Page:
Jack Conley (Angel)
Neal McDonough (Arrow)
Leonard Roberts (Heroes)
Rick Peters (Veronica Mars)
Ralph Brown (Alien 3)
Toby Jones (The Hunger Games)
James Frain (Star Trek: Discovery)
Lesley Boone (Medium)
James Urbaniak (Terminator: TSCC)
Stan Lee (Avengers Assemble)
Eddie Shin (Westworld)
John Glover (Smallville)
Devin Ratray (Home Alone)
Ralph Garman (Ted)
Considering it was a 1940s period piece starring an already-established, likable character and was created by the guys who wrote Captain America: The Winter Soldier, you’d think people would have been more excited going into Marvel’s Agent Carter. Not that I didn’t see plenty of excitement as well, mind you, but I also saw a lot of cynicism – stuff about how it was a “prequel” and thus “wouldn’t matter” and also about how because Peggy and the other characters didn’t have superpowers, “Who cares?”But Agent Carter didn’t need to succeed by setting up something to pay off in another film it just needed to be an entertaining, involving show. And boy, was it.
Yes, it only got better as it went along, but Agent Carter — which came from executive producers/showrunners Michele Fazekas & Tara Butters — was a lot of fun from the start. Hayley Atwell had already established how great she is as the character and easily slid into the lead role, and pairing her with Edwin Jarvis (James D’Arcy) was an inspired move. Atwell and D’Arcy had terrific, non-romantic, chemistry together, playing Peggy and Jarvis as an instantly lovable, quirky duo and making the scenes where Jarvis accompanied Peggy on missions really pop – even before Peggy got to beat up bad guys.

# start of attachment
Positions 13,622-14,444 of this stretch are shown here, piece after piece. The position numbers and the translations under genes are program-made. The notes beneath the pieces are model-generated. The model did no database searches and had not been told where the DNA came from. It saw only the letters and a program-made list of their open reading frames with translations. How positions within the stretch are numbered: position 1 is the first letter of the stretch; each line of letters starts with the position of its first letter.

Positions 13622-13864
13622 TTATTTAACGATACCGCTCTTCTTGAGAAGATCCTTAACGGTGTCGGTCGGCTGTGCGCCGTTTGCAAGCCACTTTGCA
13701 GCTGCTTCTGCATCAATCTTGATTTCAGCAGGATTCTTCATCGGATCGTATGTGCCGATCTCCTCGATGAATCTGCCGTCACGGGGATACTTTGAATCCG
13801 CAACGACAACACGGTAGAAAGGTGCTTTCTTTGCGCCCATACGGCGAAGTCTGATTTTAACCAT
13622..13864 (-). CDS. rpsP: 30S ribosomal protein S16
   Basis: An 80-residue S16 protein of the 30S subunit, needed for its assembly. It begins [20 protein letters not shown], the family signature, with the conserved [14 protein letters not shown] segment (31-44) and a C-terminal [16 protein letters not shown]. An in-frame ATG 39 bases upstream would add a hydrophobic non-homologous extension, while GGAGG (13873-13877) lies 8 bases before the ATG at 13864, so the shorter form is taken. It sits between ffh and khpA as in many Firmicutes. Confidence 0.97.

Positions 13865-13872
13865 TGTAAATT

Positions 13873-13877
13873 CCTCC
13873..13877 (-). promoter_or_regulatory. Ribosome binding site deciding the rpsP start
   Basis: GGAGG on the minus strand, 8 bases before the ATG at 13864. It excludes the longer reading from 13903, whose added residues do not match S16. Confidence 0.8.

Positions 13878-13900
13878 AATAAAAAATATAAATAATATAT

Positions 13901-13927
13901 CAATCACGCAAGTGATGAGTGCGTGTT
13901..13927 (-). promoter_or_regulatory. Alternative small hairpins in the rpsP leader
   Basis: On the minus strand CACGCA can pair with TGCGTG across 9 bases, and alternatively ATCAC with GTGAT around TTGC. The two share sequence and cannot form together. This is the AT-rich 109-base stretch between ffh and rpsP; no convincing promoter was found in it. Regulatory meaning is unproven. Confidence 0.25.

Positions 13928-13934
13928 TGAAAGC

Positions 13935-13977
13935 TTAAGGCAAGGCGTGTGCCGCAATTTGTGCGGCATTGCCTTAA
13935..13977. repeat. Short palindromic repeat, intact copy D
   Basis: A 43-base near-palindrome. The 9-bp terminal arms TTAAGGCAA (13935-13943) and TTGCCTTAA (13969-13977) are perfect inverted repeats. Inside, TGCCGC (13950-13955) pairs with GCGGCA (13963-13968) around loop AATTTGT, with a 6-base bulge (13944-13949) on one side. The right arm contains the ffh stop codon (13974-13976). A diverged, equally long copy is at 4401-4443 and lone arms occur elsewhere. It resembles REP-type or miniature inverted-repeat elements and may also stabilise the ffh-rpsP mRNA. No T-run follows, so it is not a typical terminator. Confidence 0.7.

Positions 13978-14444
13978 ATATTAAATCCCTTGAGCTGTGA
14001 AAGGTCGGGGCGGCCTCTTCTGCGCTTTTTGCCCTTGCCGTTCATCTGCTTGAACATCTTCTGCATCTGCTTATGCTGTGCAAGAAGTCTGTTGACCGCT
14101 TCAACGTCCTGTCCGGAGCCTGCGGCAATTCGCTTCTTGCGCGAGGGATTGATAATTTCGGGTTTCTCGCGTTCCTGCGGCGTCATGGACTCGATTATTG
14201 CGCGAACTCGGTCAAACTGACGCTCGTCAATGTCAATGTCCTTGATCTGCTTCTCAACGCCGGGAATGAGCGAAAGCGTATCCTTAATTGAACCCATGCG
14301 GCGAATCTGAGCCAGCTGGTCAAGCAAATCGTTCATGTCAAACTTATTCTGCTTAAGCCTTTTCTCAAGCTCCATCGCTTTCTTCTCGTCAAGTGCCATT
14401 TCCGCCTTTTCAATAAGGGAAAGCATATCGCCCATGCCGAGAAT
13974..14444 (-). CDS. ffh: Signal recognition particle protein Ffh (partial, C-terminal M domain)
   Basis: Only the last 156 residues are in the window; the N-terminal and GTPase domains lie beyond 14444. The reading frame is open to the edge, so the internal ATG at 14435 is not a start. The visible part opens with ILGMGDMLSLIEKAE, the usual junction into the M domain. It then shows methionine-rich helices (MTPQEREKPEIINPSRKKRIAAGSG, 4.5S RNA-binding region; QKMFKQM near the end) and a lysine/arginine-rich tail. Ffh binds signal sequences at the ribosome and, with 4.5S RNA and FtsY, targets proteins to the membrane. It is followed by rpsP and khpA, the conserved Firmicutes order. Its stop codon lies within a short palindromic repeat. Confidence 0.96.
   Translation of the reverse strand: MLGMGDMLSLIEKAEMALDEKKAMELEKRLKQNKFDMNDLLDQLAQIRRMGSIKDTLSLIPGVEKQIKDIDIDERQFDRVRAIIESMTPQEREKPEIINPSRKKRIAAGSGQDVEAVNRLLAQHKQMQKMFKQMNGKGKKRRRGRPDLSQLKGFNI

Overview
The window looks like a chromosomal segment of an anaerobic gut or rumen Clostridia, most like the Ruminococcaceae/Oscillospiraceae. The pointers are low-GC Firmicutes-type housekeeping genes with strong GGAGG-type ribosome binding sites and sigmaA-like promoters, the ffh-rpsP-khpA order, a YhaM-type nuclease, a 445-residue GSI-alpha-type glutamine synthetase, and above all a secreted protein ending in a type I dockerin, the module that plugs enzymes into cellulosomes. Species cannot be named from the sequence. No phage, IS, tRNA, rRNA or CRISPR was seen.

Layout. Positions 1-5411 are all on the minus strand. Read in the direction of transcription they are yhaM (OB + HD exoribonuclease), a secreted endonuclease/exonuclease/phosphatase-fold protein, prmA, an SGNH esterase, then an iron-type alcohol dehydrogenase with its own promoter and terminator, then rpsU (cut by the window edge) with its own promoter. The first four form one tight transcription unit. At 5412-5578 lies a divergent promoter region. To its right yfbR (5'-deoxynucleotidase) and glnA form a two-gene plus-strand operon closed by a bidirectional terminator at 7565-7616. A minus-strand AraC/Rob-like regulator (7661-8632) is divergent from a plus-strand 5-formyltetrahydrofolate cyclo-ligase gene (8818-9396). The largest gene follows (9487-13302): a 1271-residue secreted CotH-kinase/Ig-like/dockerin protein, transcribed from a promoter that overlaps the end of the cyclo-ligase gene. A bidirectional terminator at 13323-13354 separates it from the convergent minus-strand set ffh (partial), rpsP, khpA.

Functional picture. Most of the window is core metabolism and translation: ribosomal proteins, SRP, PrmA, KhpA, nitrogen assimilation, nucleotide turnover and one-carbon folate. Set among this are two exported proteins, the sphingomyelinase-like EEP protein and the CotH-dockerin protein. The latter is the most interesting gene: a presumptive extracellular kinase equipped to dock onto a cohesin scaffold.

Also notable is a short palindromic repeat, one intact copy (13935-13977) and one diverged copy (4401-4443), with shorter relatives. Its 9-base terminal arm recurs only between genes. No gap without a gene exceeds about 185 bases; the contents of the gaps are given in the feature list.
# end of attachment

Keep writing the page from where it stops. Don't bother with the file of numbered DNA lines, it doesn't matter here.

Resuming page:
With only eight episodes, Agent Carter moved quickly, in a satisfying manner. Bridget Regan was introduced as Peggy’s neighbor, Dottie, and just a week later – with fans already speculating on what her character could really be – she’s killing a guy, leading into a really awesome reveal that Agent Carter was introducing the Black Widow program into the mix.

Agent Carter wasn’t tied into the modern Marvel movies in a direct way, but there were a ton of cool connections throughout, beyond Peggy’s important history with Captain America. Howard Stark (Dominic Cooper), while only appearing in three episodes, was crucial to the story, and we got an intriguing look into his psyche in the season finale.
Dum Dum Dugan and the Howling Commandos showed up, we got to see more than one Black Widow at work and then there was Dr. Ivchenko, AKA Fr. Fennhoff – who is also known as the Marvel villain Dr. Faustus and who turned out to be tied into the Winter Soldier by the end, via a cool Marvel-movie type final scene.